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Reviewing Your Drycleaning Business Model (Conclusion)

Strategies on pivoting, and the mindset to make it work

CHICAGO — It’s not enough to rely on “the way it’s always been done” in business, and in a rapidly evolving industry such as dry cleaning, that mindset can actively damage a business and its future prospects. Successful dry cleaners know that their business has to change with the times in order to serve their customers in the way they expect — and demand — to be served. 

In Part 1 of this series, we explored the changing shape of dry cleaning in today’s market and how the pandemic and changing customer needs and demands have forced some cleaners to reassess their business model. In Part 2, we examined some areas that many cleaners are using to better connect with their customers — along with some areas that might have seen better days. Today, we’ll conclude with a discussion on options when it comes to making a pivot, and the mindset necessary for success.

When — and How Much — to Pivot?

For dry cleaners who see that their business model needs to change, the next determination is what to change. Deciding which services are profitable and which aren’t is the first step toward making adjustments.

“One of the most common mistakes is most dry cleaners truly do not know what it costs to produce a garment,” says Kermit Engh, owner of Fashion Cleaners in Omaha, Nebraska, and the managing partner of Methods for Management (MfM), a consulting firm for the drycleaning industry, “They don’t know what their actual costs are, and their price tables have morphed over the years without analysis of what is profitable and what isn’t.”

Studying their existing business is necessary, Engh believes, before success can be found in new offerings. 

“The first thing an operator needs to do is to actually calculate what it costs to produce a single garment,” he says. “‘What is my break-even point of my business from a revenue-and-expense standpoint? What is the profit that I am targeting as my goal?’”

Once these questions are answered, the next step is to work backward.

“If I’m looking for a 15% profit margin, what do I need to charge my customers to be able to have that as my result?” Engh asks. “Too many people don’t budget. They don’t know their costs. They just say, ‘Well, this is what’s left over. This is what I’ve got.’ That’s about all the planning that they do. Understanding what it costs to produce a garment is step No. 1.”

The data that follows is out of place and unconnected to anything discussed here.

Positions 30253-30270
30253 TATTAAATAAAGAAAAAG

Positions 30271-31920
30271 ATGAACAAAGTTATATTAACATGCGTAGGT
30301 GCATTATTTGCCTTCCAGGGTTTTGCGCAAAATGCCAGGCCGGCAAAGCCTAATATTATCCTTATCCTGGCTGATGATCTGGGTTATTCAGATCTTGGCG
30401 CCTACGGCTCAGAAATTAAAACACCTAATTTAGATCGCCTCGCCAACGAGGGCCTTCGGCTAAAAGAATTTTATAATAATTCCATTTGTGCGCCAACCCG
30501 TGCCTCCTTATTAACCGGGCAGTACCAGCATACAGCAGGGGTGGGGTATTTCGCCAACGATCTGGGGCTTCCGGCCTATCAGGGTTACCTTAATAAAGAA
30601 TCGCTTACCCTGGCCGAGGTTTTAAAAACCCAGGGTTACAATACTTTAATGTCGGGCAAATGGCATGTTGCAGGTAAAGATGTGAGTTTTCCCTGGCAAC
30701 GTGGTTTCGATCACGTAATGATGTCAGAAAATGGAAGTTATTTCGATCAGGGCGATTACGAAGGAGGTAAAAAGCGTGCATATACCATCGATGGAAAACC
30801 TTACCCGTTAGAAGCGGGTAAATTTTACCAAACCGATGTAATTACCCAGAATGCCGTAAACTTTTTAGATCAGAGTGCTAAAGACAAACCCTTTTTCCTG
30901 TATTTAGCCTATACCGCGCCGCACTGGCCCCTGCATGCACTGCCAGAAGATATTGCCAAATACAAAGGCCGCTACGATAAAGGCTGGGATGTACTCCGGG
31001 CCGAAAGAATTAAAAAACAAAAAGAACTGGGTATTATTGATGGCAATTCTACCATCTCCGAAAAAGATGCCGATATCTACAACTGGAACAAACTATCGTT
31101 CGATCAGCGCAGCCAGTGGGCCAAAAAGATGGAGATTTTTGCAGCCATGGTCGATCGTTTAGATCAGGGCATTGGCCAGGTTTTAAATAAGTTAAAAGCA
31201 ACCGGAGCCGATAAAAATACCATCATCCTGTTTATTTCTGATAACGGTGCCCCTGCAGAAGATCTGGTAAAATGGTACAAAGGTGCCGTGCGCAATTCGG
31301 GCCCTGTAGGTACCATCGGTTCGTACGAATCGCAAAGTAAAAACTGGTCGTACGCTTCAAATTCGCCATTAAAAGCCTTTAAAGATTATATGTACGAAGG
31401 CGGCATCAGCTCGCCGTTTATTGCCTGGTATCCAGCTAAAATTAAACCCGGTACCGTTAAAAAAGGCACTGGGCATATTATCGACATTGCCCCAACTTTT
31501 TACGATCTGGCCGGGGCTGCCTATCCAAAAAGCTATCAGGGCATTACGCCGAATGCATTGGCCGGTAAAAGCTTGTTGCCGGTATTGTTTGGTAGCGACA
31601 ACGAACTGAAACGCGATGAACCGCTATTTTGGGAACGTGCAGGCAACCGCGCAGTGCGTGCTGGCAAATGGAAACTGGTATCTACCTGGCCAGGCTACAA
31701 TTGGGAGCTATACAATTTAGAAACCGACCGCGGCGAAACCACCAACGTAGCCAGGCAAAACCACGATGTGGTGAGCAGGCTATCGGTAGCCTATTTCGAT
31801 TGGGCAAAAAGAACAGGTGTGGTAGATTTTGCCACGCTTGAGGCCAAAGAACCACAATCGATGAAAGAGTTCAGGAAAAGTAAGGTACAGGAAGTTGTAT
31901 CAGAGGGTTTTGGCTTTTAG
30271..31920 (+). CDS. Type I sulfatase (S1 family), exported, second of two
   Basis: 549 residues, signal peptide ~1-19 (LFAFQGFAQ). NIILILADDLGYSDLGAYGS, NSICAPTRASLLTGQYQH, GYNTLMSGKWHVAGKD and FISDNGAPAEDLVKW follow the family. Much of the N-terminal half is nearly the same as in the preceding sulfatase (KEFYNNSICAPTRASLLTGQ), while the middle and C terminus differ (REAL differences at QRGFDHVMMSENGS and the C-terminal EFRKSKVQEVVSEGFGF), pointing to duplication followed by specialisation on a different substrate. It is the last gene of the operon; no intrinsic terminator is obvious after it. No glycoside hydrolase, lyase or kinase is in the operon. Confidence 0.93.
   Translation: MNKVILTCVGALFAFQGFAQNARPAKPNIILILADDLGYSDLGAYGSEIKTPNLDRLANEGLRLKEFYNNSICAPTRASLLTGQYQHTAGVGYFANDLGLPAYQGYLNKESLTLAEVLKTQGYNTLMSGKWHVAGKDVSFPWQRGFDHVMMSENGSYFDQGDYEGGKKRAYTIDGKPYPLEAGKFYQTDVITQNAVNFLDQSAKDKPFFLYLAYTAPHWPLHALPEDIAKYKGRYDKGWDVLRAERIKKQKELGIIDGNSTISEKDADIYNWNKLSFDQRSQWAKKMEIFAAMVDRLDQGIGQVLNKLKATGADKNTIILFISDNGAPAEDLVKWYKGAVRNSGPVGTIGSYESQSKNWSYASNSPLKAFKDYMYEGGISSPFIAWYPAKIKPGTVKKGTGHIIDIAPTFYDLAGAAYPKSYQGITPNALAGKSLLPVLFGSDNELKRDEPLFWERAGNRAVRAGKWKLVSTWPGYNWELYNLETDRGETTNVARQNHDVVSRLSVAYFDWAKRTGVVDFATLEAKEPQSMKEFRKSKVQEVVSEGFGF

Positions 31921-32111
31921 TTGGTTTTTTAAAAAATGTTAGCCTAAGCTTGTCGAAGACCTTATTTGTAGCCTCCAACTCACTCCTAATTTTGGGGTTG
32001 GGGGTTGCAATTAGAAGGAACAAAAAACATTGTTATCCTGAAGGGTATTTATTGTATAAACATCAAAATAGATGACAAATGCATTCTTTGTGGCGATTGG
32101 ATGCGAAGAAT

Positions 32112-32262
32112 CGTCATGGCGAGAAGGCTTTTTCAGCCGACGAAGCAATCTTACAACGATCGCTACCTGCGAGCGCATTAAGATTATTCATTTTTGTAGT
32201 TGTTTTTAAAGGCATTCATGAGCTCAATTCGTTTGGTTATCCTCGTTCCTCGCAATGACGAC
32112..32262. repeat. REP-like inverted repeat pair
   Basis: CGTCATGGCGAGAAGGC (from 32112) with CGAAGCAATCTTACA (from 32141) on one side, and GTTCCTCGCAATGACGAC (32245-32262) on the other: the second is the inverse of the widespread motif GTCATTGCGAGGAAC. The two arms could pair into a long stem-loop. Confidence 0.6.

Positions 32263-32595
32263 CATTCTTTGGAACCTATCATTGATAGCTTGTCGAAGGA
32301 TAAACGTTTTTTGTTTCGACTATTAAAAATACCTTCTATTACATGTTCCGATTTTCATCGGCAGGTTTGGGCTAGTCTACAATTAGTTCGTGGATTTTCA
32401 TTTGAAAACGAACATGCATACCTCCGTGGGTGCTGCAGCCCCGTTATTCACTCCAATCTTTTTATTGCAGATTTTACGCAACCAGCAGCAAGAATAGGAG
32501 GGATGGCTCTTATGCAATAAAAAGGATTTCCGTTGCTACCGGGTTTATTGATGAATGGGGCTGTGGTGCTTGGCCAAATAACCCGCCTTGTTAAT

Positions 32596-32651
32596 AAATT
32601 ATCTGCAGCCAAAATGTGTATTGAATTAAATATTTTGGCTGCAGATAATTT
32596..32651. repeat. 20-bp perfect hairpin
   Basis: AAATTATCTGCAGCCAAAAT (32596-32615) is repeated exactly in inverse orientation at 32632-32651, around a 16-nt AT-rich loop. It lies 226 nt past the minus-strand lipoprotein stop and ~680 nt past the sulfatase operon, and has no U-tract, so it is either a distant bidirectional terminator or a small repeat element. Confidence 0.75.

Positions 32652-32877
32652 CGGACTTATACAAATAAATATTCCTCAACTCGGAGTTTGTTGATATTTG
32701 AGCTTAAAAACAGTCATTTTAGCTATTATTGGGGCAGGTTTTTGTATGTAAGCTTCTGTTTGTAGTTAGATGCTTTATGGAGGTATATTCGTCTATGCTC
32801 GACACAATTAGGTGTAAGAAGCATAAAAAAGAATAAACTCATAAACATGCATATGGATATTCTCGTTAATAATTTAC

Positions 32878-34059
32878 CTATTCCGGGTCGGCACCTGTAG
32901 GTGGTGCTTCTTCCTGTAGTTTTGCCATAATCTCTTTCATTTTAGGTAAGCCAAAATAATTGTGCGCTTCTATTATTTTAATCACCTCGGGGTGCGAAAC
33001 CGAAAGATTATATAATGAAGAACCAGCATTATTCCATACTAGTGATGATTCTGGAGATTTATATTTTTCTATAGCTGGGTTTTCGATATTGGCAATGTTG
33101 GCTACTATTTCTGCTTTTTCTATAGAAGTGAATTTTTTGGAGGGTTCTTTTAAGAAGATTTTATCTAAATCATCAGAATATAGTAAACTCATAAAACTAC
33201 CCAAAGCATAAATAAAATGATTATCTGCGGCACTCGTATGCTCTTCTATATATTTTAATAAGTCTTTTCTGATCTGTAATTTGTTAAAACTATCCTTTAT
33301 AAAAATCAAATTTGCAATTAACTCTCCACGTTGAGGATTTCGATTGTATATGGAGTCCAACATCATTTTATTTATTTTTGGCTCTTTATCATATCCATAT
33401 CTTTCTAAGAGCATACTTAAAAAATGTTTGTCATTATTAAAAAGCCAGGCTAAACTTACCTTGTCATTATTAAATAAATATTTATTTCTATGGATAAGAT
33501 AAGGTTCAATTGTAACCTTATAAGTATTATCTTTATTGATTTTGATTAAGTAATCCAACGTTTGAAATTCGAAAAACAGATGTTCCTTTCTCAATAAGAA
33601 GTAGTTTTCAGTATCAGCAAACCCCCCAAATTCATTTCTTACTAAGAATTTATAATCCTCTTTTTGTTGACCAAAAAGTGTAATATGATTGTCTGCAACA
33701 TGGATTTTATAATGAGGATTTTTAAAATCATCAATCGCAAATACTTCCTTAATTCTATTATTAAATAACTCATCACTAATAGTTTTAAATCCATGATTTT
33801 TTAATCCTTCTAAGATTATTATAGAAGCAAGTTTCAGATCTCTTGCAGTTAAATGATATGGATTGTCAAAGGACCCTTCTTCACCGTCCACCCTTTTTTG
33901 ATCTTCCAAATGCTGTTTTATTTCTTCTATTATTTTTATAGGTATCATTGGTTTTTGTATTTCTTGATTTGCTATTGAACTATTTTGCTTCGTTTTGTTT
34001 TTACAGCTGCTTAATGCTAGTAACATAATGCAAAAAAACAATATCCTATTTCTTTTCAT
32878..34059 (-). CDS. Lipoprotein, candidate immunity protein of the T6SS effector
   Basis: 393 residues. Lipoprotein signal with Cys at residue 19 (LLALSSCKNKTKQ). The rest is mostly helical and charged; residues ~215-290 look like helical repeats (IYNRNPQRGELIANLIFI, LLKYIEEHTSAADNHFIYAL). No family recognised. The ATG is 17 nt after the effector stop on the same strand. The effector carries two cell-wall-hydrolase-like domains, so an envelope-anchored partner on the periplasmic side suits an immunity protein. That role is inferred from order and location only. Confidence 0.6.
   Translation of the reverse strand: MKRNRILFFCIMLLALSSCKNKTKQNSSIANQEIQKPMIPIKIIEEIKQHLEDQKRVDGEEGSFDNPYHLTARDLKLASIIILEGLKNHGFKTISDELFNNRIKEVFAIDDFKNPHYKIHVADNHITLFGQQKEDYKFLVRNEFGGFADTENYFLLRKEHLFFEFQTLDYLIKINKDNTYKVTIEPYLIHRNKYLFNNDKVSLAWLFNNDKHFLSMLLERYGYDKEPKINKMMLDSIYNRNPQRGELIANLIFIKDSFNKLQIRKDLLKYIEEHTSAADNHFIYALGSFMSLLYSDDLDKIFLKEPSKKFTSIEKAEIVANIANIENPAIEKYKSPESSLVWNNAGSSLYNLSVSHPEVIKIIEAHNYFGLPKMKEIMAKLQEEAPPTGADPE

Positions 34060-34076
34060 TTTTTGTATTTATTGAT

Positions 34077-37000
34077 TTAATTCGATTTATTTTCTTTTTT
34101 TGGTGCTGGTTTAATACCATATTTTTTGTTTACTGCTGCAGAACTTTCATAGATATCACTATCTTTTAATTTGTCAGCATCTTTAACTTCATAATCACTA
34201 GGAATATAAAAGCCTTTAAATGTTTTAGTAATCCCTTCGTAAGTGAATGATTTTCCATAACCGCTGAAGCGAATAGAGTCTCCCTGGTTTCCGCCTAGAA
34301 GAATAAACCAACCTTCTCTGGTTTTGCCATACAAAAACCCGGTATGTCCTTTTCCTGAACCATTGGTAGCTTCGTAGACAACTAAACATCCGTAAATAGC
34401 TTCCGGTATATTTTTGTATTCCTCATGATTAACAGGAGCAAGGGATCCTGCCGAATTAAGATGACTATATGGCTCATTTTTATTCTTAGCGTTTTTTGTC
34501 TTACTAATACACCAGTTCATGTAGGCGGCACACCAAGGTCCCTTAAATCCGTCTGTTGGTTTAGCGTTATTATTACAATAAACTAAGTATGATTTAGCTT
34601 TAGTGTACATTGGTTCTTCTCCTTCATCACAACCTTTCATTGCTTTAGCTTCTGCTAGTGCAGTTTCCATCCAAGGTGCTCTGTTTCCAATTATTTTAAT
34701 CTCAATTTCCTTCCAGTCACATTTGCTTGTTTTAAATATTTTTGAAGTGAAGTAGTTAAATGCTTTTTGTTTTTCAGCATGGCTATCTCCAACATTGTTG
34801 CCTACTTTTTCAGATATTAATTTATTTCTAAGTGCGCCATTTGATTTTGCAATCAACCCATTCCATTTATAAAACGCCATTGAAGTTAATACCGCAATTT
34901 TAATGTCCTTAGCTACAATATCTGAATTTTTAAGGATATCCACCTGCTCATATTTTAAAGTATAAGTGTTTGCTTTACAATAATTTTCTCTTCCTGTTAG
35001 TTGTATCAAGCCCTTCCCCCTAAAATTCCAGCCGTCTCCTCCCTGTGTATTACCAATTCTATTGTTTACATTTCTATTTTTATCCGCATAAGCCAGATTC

When considering profitability, however, Christopher White, executive director of the consulting firm America’s Best Cleaners (ABC), cautions cleaners to take a complete view of their company instead of separate elements.

“A profit center might not look that sexy to you if it’s just breaking even,” he says, “but maybe those dollars are supporting the profitability of some other services in your business. It may do this by keeping your staff employed and giving them enough hours so your skilled labor doesn’t find another job or have to work a second job.

“Also, if you keep employees from these break-even services, you might not have to pay overtime as much, and you have an additional employee if someone calls in sick. You need to look at it holistically.”

When this analysis is done, Barry says to look to add things in demand by your customer base.

“Up until six or seven months ago, we didn’t have a delivery component because of our low price point,” he says. “I think you’re seeing the high-end becoming successful because most high-ends include pickup and delivery in their pricing. They are offering that service for ‘no cost,’ and they’re seeing an increase in sales and revenue.”

When looking at services such as delivery, Bob Barry, president and CEO of the ZIPS Cleaners network of drycleaning stores, urges cleaners to ask, “How could I do that?”

“If you can’t do it yourself, there are some third-party delivery services that are reliable,” he says. “The question then becomes, can you integrate your processes and your software system? Or, can you get to a point where your store is 24/7, meaning customers can drop off their garments anytime, and maybe even pick them up so they are not stuck between the hours of your operations? Those are the things I would look at.”

“Just be thoughtful about it,” White says. “Do some thinking, and do some testing. We’re such a human-based business — it’s critical that you engage your team members and listen to them honestly. Give them the time to speak and be involved in the process. If you do, I think you’d be surprised how easy it’s going to be to roll it out and how easy it will be to make some minor changes and shifts moving forward, whatever it is.”

The Mindset for Success 

So, what’s the attitude of the dry cleaner who will not only survive but thrive in a changing industry? 

“I can boil that down to one word: optimism,” Engh says. “They are still optimistic. They are open to new ideas and new technology. They’re willing to take the step out of what has always been. And they are open to changes and advancements in technology. If you’ve got somebody who is pessimistic, they’re already defeated.”

“It’s our job as leaders in the organization to predict the market, educate our team on the reasons why we’re trying new things, clearly communicate to our customers, and make sure that we’re measuring the results of the decisions we made,” Barry says.

“We have traditionally been a reactive business,” White says. “You’ve got to be forward-thinking and proactive. You’ve got to be creating your future — not reacting to it. You need to be available and realize that you have to be open to adaptation.”                                   

For Part 1 of this series, click HERE. For Part 2, click HERE.

Reviewing Your Drycleaning Business Model


Have a question or comment? E-mail our editor Dave Davis at [email protected].